USCGC Point Grey (WPB-82324)

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United States
Name: USCGC Point Grey (WPB-82324)
Namesake: Point Grey, Vancouver, British Columbia, Canada
Owner: United States Coast Guard
Builder: Coast Guard Yard, Curtis Bay, Maryland
Commissioned: 11 October 1961
Decommissioned: 14 July 1970
Honors and
General characteristics
Type: Patrol Boat (WPB)
Displacement: 60 tons
Length: 82 ft 10 in (25.25 m)
Beam: 17 ft 7 in (5.36 m) max
Draft: 5 ft 11 in (1.80 m)
Propulsion: 2 × 600 hp (447 kW) Cummins diesel engines
Speed: 16.8 knots (31.1 km/h; 19.3 mph)
  • 577 nmi (1,069 km) at 14.5 kn (26.9 km/h; 16.7 mph)
  • 1,271 nmi (2,354 km) at 10.7 kn (19.8 km/h; 12.3 mph)
  • Domestic service: 8 men
  • Vietnam service: 2 officers, 8 men

USCGC Point Grey (WPB-82324) was an 82-foot (25 m) Point class cutter constructed at the Coast Guard Yard at Curtis Bay, Maryland in 1961 for use as a law enforcement and search and rescue patrol boat. Since the Coast Guard policy in 1961 was not to name cutters under 100 feet (30 m) in length, it was designated as WPB-82324 when commissioned and acquired the name Point Grey in January 1964 when the Coast Guard started naming all cutters longer than 65 feet (20 m).[5][6]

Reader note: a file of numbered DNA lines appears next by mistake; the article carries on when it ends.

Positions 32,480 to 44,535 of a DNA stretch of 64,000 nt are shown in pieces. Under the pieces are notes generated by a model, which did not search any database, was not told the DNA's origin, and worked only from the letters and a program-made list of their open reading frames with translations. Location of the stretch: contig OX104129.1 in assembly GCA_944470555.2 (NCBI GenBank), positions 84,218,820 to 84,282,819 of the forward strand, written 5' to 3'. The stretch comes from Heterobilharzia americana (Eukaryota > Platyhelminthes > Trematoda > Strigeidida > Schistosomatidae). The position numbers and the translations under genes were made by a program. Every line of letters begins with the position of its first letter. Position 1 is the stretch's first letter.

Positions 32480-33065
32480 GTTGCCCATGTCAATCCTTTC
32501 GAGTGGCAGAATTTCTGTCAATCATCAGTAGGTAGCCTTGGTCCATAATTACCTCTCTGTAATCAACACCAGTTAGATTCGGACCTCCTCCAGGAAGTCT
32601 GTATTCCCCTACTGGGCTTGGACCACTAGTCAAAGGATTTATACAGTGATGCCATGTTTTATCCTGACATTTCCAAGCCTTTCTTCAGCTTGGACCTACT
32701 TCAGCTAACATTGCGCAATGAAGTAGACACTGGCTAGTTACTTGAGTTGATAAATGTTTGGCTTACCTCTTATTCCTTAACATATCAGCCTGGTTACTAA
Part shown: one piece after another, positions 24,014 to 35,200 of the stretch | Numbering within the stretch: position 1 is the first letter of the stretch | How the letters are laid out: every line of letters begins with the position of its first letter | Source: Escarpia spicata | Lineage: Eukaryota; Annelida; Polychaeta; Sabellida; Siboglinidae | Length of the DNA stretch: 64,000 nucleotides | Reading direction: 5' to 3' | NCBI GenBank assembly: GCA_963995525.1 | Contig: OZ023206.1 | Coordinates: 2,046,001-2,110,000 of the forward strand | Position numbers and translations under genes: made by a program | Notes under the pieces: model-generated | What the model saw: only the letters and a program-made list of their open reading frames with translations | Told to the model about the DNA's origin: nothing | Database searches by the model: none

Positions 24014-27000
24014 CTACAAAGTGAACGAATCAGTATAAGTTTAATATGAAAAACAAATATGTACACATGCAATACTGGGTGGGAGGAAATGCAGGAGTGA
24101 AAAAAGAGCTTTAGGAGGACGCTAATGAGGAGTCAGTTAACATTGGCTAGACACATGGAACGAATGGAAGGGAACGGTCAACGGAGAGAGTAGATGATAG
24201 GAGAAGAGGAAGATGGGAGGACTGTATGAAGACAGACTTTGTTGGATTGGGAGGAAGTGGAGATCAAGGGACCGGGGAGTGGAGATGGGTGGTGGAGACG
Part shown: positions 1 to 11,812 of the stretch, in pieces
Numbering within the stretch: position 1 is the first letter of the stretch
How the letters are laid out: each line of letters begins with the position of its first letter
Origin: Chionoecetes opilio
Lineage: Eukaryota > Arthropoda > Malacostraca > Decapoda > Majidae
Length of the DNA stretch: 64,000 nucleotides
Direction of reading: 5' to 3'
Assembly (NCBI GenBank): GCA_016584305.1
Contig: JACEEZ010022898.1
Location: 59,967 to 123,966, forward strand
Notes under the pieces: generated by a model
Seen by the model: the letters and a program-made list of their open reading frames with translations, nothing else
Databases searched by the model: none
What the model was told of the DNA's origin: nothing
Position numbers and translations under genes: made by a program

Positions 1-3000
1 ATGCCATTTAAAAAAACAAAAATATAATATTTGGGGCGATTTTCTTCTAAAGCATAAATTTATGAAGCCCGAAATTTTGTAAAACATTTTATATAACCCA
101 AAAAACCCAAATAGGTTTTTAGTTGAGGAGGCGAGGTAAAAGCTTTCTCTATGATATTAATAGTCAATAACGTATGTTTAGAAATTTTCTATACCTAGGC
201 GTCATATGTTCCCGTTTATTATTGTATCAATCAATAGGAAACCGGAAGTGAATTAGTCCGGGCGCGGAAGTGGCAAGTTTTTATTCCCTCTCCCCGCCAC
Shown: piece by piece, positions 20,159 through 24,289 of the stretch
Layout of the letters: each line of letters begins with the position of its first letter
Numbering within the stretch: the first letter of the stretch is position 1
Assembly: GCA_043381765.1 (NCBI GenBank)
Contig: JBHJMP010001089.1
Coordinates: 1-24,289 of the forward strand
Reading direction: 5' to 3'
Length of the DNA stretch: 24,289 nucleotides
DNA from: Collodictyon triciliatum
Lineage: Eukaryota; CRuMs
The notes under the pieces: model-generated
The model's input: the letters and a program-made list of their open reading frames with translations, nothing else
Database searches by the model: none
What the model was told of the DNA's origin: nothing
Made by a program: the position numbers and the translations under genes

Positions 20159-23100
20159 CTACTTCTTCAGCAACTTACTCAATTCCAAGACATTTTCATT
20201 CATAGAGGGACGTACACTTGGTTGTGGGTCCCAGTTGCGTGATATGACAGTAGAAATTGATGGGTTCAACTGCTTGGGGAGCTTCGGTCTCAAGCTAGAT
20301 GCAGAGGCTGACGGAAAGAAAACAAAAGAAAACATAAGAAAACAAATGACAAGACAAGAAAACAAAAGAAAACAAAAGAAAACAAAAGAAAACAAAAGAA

Construction and design details[edit]

Point Grey was built to accommodate an 8-man crew.[7] She was powered by two 600 hp (447 kW) VT600 Cummins diesel main drive engines and had two five-bladed 42 in (1.1 m) propellers. The main drive engines were later replaced by 800 hp (597 kW) VT800 Cummins engines. Water tank capacity was 1,550 U.S. gallons (5,900 L) and fuel tank capacity was 1,840 U.S. gallons (7,000 L) at 95% full.[5][7] Engine exhaust was ported through the transom rather than through a conventional stack and this permitted a 360 degree view from the bridge; a feature that was very useful in search and rescue work as well as a combat environment.[8]